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Nagarjuna in another historical role

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sheetald

Joined: 21 June 2005

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Posted: 19 January 2006 at 9:37am | IP Logged

As I find my way to the Golconda Fort for the period film Sri Ramadasu, I encounter Nagarjuna enacting torture scenes in the 'corridors' a little below surface level. Dressed in an 'unbleached gada dhoti' with chains tied around his hands, and bloodstains on his body, he presents a perfect picture of the saint-poet of medieval Andhra. The serenity on the face, despite the torture wounds, is very much present.

This is not the first time Nag is essaying the role of medieval saint-poet/composer. He did it a few years ago with Annamayya, (a film on saint-composer Annamacharya), which was very successful. In fact, it is the same team -- Raghavendra Rao (director), J K Bharavi (scriptwriter), Nag and M M Keeravani (music composer) behind Sri Ramadasu as well. Another highlight of the film is the presence of both father and son. Thespian Akkineni Nageswara Rao and Nagarjuna share screen space as Kabir and Ramadasu.

 

Keeravani suggested to Raghavendra Rao about doing a film on Ramadasu. They approached me when the script was ready," says Nag.

As the legend goes, Ramadasu, the tahsildar at Bhadrachalam, built a temple for Sri Rama (his lord) with unauthorised funds from the treasury. For this, he was incarcerated at Golconda Fort (the room is still there) by Qutub Shahi king Tanesha. Ram and Lakshman are supposed to have come personally to Tanesha and paid back the amount.

 

The biopic revolves around Ramadasu's life his marriage to Kamala (played by Sneha), his official duties and the construction of the temple. "While the basic storyline is in tune with his life as gleaned from history and legend, cinematic license has been taken in dramatising certain parts," says Nagarjuna.

"There was a strange feeling. I had studied about Ramadasu in school and used to see the fort every day from my house in Jubilee Hills. Our school excursions also brought us to the fort. So I feel a sense of deja-vu. The feeling is rather difficult to explain. The path Ramadasu walked was unique. I am fortunate to play this character, the strength of which is strength and sacrifice. He sacrificed his life and family for what he believed in."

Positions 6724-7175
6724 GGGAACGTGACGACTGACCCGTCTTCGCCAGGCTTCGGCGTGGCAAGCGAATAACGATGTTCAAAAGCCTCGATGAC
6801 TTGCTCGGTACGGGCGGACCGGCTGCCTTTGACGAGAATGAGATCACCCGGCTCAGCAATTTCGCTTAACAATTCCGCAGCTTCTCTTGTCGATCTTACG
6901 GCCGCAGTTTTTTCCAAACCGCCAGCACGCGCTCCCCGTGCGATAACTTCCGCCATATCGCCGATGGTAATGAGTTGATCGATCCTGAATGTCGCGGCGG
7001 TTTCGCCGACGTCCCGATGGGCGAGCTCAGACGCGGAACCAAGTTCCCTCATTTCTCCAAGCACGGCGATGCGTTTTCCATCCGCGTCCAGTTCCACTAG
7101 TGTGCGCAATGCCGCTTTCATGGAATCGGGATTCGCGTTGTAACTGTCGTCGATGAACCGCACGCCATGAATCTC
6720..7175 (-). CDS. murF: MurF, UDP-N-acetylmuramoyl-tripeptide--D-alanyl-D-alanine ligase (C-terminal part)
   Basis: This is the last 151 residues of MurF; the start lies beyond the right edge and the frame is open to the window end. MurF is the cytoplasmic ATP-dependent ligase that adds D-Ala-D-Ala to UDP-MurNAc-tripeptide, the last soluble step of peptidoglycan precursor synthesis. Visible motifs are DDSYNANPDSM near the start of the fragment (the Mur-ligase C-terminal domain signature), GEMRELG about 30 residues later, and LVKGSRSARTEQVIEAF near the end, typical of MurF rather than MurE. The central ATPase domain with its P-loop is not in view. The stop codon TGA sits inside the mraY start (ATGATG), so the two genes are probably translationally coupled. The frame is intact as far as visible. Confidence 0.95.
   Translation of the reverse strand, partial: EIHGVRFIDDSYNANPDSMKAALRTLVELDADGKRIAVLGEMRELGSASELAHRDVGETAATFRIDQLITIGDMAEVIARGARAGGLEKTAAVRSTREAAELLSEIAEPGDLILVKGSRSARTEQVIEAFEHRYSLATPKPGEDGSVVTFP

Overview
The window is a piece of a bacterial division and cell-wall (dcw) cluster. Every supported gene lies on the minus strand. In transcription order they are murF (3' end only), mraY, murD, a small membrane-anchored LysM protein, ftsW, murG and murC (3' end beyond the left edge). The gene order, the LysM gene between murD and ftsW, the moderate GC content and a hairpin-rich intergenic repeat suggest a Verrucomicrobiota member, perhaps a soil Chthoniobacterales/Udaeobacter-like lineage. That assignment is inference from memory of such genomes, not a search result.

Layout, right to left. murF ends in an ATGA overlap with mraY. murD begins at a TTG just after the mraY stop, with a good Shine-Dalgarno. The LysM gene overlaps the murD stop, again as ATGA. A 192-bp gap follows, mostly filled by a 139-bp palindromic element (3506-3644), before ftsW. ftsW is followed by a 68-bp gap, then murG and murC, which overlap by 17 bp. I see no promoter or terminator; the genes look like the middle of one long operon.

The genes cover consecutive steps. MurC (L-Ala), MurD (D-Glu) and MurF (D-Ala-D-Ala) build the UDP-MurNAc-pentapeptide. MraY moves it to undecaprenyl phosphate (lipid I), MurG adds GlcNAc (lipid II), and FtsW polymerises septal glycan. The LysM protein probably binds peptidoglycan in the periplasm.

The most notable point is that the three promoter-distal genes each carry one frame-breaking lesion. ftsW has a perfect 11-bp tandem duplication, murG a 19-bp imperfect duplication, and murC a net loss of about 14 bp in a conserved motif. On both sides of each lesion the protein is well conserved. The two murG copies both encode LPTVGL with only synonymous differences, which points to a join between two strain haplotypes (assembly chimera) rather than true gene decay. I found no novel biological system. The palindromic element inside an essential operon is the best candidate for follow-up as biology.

In between shots, Nag talks about various aspects of the film. The music is a highpoint. With Keeravani, one is sure of melodious tunes - a sample of which was being played while the shoot was on. Director Raghavendra Rao is a rather reticent man who prefers to let his work to the talking.

A part of the shoot was done at Bhadrachalam, while some scenes were shot at a house roughly belonging to that period at Tirthahalli, about 100 kilometres from Mangalore. "The house, incidentally, belongs to the Tahsildar family of that area. "It is a beautiful structure on the banks of the Tungabhadra river with beams of sandalwood," says Nag.

All scenes featuring Nageswara Rao (as Kabir) were shot at Tirthahalli, Bhadrachalam and Rajahmundry. "I am amazed at his intensity even now. He is a perfectionist and the whole experience of acting with him has been humbling," he adds.

 

Nag has the lean look that is apt for the role. "I am on a diet but not working out." For him, the experience of working on this film has been "incredible".

Interestingly, some people on the sets are writing the Ramakoti the name of Lord Rama one crore times. It will subsequently be presented at the Rama temple in Bhadrachalam.

Rukmini Krishnan, who has styled clothes for Nageswara Rao and Nag, is happy with the result. "It has been a joy designing. I love doing period films and have done quite a bit of research."

J K Bharavi did extensive research too, before writing the script. "I went through plays and harikathas, besides the kshetramahatmyam (which gives the importance and details on the shrine at Bhadrachalam) on Ramadasu and met the ninth generation of people at the Bhadrachalam temple. We have also touched upon some unknown facts," he says. Nasser, who plays king Tanesha says, "It is interesting because one rarely gets a chance to do historical films. I cannot refuse when offered such a role on a platter."

Nag has the last word. "They say that when you do something connected with Ram, one is bound to face some difficulties before emerging successfully. We had a tragedy but we are hoping to complete the film successfully."

 

 

 

 

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